Our Government is the potent, the omnipresent teacher. For good or for ill, it teaches the whole people by its example. Crime is contagious. If the Government becomes a law-breaker, it breeds contempt for law; it invites every man to become a law unto himself; it invites anarchy. To declare that in the administration of the criminal law the end justifies the means -- to declare that the Government may commit crimes in order to secure the conviction of a private criminal -- would bring terrible retribution. Against that pernicious doctrine this Court should resolutely set its face.
The art of government is the organization of idolatry. The bureaucracy consists of functionaries; the aristocracy, of idols; the democracy, of idolaters. The populace cannot understand the bureaucracy: it can only worship the national idols.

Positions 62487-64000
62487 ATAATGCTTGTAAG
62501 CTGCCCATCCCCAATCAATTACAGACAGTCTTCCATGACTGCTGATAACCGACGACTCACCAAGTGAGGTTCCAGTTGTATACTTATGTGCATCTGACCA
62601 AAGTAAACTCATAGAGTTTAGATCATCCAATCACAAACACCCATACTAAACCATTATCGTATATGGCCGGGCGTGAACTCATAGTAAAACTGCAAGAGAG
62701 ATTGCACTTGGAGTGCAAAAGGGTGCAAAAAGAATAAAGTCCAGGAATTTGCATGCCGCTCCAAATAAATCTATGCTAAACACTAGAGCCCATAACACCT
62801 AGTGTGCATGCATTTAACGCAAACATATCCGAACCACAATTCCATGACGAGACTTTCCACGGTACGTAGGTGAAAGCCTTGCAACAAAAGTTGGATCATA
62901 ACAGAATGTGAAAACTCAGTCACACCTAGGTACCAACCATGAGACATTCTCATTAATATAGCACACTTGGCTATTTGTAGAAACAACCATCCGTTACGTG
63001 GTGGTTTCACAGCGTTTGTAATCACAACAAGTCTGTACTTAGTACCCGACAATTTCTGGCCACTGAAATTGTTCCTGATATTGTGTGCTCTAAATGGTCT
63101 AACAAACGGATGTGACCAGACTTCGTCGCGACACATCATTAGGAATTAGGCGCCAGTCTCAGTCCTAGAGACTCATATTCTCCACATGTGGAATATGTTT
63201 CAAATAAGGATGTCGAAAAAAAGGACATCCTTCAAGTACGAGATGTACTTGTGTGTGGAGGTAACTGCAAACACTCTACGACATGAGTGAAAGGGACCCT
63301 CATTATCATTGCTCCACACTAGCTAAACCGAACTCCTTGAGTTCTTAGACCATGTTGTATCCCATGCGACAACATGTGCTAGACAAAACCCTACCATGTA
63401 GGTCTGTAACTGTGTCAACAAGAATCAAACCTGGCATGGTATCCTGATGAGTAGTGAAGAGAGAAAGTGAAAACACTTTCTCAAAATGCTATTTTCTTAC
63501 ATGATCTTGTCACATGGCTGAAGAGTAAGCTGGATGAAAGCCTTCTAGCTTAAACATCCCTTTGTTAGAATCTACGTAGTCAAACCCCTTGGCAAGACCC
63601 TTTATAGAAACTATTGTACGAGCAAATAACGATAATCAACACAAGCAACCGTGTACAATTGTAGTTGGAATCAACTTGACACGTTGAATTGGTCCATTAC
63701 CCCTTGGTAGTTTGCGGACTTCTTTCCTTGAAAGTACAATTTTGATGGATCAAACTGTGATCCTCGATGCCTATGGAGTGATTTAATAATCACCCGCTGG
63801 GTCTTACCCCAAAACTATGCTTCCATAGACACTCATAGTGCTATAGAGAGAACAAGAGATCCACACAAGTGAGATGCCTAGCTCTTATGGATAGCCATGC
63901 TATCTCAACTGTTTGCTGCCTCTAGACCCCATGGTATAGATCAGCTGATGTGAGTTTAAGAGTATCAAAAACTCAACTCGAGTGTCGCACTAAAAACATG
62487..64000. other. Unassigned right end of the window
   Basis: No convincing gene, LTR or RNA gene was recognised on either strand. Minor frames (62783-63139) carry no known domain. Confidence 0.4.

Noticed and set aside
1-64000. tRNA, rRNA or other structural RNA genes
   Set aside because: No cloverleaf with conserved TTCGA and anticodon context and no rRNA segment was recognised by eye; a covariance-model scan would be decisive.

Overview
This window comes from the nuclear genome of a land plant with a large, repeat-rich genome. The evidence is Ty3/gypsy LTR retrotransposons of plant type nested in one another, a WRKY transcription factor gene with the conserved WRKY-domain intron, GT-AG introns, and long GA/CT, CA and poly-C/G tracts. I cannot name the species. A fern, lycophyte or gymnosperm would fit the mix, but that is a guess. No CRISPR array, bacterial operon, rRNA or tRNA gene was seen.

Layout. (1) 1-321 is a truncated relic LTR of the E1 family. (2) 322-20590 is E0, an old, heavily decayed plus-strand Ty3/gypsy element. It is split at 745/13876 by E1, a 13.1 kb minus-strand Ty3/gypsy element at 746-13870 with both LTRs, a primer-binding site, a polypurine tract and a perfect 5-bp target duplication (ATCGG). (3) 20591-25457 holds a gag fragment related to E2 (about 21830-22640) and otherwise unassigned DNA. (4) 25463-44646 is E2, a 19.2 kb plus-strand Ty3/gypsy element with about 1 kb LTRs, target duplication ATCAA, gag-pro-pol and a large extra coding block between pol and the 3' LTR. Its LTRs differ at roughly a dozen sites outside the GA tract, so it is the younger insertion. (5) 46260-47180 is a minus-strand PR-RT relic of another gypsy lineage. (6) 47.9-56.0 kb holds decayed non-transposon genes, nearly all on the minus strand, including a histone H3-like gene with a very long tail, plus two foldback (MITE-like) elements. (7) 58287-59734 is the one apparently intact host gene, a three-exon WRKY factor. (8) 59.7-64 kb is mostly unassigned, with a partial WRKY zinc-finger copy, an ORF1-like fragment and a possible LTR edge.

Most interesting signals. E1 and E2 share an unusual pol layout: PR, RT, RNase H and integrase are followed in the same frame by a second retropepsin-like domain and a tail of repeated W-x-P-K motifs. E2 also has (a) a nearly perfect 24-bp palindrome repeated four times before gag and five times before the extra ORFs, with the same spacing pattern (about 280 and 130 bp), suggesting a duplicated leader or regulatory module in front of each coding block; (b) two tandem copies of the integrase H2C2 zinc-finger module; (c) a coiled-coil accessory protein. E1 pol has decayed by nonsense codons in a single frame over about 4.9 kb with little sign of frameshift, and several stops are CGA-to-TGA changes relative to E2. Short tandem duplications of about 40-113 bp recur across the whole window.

Many forms of government have been tried, and will be tried in this world of sin and woe. No one pretends that democracy is perfect or all-wise. Indeed, it has been said that democracy is the worst form of government except all those other forms that have been tried from time to time.
Those who want the Government to regulate matters of the mind and spirit are like men who are so afraid of being murdered that they commit suicide to avoid assassination.
The chances are that a man cannot get into congress now without resorting to arts and means that should render him unfit to go there.
All the President is, is a glorified public relations man who spends his time flattering, kissing and kicking people to get them to do what they are supposed to do anyway.